PU Men’s Lax Loses Thriller to Syracuse; Determined to Get Back on Winning Track
As Chris Bates reflected on how his Princeton University men’s lacrosse team fell 13-12 to Syracuse last Saturday, he felt a little like boxer Joe Frazier after he lost to Muhammad Ali in 1975’s bruising “Thrilla in Manila.”
“It was a 15-round fight and we took too many body blows,” said Princeton head coach Bates, whose team dropped to 6-3 with the setback.
“We got tired at the end. We didn’t face off well and we played a lot of defense. Our defense bent and we did break at times.”
Like Frazier, Princeton was valiant and entertaining in defeat. “It was a heck of a game from a fan’s standpoint, but it was tough to lose from a coach and player perspective,” said Bates.
“We were real proud of the team, they competed hard. I shook hands with coach [John] Desko and we agreed it was a great game; it was tough that someone had to lose.”
The Tigers faced an uphill battle as they fell behind the high-powered Orange 3-0 in the early stages of the contest which was played before a crowd of 4,610 at Princeton Stadium and a national TV audience on ESPNU.
“We had gotten off to a fast start against them the last two years but the three goals put us on our heels,” said Bates, whose team did claw back to knot the game at 5-5 at halftime.
Princeton outscored the Orange 4-2 in the third quarter and held a 12-10 lead with 6:57 remaining in regulation. But Syracuse won the next three face-offs and forged ahead 13-12.
The Tigers got the final face-off of the game and were able to generate a shot by Ryan Ambler that went just wide as time expired.
“It wasn’t really a possession, it was a frenetic transition opportunity,” said Bates, referring to the final sequence.
“Ryan got his hands free. We wanted to get the ball in Tom Schreiber’s hands and let him create something but we couldn’t get the ball to him.”
While Bates was happy with his team’s scoring output, he acknowledged that Princeton misfired at some critical junctures of the contest.
“If you had told me we scored 12, I would think we would have won,” said Bates, who got four goals from Jeff Froccaro with Mike MacDonald adding three, Jake Froccaro adding two and Schreiber chipping in a goal and three assists.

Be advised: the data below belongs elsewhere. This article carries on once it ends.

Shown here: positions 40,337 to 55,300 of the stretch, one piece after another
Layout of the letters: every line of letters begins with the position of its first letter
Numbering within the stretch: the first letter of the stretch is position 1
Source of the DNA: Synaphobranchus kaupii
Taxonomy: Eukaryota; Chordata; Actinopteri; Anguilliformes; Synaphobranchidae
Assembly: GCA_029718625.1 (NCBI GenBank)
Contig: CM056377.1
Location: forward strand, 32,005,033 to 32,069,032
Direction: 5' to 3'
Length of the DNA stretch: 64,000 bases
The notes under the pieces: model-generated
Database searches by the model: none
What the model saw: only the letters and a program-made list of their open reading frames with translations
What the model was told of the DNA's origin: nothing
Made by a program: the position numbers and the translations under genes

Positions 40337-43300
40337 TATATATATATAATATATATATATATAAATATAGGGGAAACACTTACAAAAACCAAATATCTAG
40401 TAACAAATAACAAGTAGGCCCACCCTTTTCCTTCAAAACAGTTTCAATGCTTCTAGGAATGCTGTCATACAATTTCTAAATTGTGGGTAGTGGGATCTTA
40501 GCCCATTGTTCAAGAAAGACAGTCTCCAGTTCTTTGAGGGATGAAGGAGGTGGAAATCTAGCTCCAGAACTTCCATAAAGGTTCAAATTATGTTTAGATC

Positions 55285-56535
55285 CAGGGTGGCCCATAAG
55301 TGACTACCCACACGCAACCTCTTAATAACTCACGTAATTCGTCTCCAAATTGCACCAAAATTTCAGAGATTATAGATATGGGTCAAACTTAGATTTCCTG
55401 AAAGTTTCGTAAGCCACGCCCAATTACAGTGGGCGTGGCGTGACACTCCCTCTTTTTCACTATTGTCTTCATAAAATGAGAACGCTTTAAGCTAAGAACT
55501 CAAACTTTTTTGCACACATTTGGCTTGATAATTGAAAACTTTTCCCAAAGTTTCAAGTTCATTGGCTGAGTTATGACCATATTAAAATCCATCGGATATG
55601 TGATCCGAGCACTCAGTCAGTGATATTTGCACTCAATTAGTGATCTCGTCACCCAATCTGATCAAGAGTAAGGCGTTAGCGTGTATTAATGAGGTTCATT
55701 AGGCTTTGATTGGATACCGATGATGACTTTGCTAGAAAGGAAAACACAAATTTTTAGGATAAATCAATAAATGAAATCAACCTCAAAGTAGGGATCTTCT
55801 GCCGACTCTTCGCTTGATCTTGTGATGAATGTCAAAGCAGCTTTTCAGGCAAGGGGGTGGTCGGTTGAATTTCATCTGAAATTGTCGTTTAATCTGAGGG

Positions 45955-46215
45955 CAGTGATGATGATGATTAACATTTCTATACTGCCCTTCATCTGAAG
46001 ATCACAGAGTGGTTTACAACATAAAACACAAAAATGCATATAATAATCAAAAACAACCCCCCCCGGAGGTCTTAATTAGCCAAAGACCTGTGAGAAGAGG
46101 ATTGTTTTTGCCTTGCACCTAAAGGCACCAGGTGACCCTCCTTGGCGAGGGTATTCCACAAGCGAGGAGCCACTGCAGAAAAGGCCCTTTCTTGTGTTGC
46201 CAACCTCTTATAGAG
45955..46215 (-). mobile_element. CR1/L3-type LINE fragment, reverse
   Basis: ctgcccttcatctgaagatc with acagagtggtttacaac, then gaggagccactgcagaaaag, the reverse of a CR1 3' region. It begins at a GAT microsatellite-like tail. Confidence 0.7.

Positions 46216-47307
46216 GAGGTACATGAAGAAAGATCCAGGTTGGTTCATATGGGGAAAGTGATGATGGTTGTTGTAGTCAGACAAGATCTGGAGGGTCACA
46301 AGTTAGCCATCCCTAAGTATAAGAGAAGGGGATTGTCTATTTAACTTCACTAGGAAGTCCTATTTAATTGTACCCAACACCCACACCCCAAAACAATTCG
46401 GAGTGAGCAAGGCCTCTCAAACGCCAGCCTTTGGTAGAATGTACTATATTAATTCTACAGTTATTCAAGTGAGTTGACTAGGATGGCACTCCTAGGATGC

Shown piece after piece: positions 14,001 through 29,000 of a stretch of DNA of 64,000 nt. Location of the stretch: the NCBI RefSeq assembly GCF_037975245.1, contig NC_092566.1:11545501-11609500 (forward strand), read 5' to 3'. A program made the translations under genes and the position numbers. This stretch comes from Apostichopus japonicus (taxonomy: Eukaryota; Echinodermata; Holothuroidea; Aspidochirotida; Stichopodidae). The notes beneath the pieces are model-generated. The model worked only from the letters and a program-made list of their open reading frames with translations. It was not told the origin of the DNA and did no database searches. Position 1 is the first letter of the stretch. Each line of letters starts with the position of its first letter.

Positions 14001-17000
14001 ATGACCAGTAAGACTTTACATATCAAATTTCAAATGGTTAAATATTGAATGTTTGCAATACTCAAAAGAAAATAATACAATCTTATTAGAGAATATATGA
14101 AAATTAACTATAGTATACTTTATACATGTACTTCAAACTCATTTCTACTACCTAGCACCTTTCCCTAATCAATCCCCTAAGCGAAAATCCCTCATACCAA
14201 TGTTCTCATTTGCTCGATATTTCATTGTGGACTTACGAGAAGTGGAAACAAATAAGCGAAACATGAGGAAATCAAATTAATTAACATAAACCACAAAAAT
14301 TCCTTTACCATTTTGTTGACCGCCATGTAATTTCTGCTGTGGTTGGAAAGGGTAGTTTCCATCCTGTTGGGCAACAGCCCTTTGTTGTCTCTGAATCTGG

“We were pretty efficient but we didn’t get anything out of our first four possessions when they built a lead. We were up two goals and we had a short possession in the fourth quarter. We took the first shot which we didn’t need to do. I kick myself a little bit and I hope we learned something from that.”
With each of No. 9 Princeton’s three losses having come by one goal, Bates sees the setbacks as mixed bags.
“Carolina and Syracuse are in the top five or six in the country, so we are encouraged by playing close to them,” said Bates, whose team fell 16-15 to No. 6 North Carolina on March 9 and 11-10 at No. 16 Penn a week later before the loss to No. 7 Syracuse.
“It is tough not getting over the hump. The Syracuse loss stings, it could have NCAA implications if we don’t win the Ivy tournament.”
But since Princeton is at 2-1 in Ivy play, trailing only No. 2 Cornell (10-1 overall, 4-0 Ivy) who it plays on April 27, the Tigers are very much in the hunt for the league title.
“We have to move past it,” said Bates, referring to the disappointment after the loss to the Orange. “We told them all of our goals are still in front of us and we control our own destiny.”
With Princeton slated to play at Rutgers (2-9) on April 9 before heading north to play at Dartmouth (2-7 overall, 0-3 Ivy) on April 13, Bates is looking for his players to dwell on things they can control.
“We need to focus on ourselves and getting back to fundamentals and playing good lacrosse,” said Bates.
“If we do that, we will be fine. I told them we want two more wins in the bag after this week with two games to go.”